By LYNN BARKER
Front Row Features Film Critic
“This is Where I Leave You,” a dramedy based on the best-selling Jonathan Tropper novel and directed by Shawn Levy (“Night at the Museum,” “Real Steel”) focuses upon a lightly-practicing Jewish family brought together by the matriarch (Jane Fonda) when her husband and the adult kids’ dad dies.
Pulling zero punches, the brood is a rough-talking, dysfunctional bunch not thrilled to celebrate seven days of mourning inside the house where they grew up. Boasting a cast that includes Jason Bateman, Tina Fey, Dax Shepard, Rose Byrne, Corey Stoll and Timothy Olyphant, the film is hit and miss as it mixes truly poignant moments with gross-out yet hilarious boob and genital jokes. The young family rabbi, who officiates as the group goes through their mourning ritual, is an old family pal. He grew up with the brothers earning the unfortunate nickname “Boner,” and the boys won’t let him forget it.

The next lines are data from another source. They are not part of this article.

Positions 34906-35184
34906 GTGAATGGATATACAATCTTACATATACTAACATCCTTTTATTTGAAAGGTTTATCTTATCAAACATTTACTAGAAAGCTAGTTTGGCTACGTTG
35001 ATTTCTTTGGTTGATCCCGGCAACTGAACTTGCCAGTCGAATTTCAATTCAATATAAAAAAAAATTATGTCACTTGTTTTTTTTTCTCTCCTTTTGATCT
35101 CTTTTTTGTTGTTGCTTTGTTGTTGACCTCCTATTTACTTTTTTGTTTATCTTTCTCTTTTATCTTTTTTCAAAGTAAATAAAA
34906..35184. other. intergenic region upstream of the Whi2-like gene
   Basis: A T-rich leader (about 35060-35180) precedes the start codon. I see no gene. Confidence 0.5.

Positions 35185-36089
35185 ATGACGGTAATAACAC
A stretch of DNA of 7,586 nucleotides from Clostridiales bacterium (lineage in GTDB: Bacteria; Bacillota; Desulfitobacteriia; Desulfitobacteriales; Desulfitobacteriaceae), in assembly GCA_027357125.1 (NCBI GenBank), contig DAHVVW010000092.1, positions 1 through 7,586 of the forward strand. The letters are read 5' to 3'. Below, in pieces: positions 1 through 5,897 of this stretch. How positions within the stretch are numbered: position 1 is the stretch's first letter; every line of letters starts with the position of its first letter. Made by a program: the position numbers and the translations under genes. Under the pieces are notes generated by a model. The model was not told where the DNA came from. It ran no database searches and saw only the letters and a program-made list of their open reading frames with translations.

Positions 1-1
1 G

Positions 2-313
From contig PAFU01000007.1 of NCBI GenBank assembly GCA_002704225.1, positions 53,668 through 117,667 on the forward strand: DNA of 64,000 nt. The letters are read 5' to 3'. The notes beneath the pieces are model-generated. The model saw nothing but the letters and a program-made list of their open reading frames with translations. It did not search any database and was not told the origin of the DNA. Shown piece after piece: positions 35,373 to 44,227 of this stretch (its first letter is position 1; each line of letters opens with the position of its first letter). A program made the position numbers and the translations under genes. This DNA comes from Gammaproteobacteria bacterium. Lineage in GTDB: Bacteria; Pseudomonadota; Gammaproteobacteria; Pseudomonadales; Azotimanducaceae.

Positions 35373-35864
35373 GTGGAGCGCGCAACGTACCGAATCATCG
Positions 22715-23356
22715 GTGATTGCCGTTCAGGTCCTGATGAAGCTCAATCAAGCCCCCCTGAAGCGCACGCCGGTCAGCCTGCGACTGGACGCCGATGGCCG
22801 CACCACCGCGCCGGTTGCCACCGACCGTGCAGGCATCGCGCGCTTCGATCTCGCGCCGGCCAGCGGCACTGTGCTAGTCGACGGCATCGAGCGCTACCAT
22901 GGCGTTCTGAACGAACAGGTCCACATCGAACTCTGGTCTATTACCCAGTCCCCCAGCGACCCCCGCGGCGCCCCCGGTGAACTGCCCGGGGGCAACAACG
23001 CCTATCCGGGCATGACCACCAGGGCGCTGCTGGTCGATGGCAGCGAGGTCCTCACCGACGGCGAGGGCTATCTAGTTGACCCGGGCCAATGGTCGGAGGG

The siblings are all in life-transition and their dad’s death couldn’t come at a more inconvenient time. Judd (Jason Bateman) has just learned that his wife (Abigail Spencer) is having an affair with his boss (Dax Shepard) and is attracted to childhood sweetie Penny (Rose Byrne). There’s narcissist, playboy baby bro Philip (Adam Driver) who is dating his older shrink (Connie Britton) while playboy-ing around with an old flame. Oldest brother Paul’s (Corey Stoll) marriage is in trouble because his wife (Kathryn Hahn) is determined to have a baby on a schedule. Sister Wendy (Tina Fey) is a mom of two with a passionless, good provider hubby she doesn’t love. She still has the hots for childhood, brain-damaged sweetie Horry (Timothy Olyphant), who lives with his mom across the street. Whew!
Director Levy has most often handled fare aimed at younger or family audiences. Perhaps that explains why there aren’t many surprises in the film despite its R-rated freedom.
Just when you think this seven-days-in-the-life movie might get boring, one of the excellent cast members drives a performance home with either an effective one-liner or a tear-wrenching personal revelation that hooks you again. Jane Fonda is no-apologies hilarious at times as her character insists on telling it like it is whether it embarrasses her brood or not. Bottom line: Love is behind all the family mayhem and it is fun to watch these characters work their way to that revelation—one joke and personal crisis at a time. The excellent cast works overtime to make it all happen.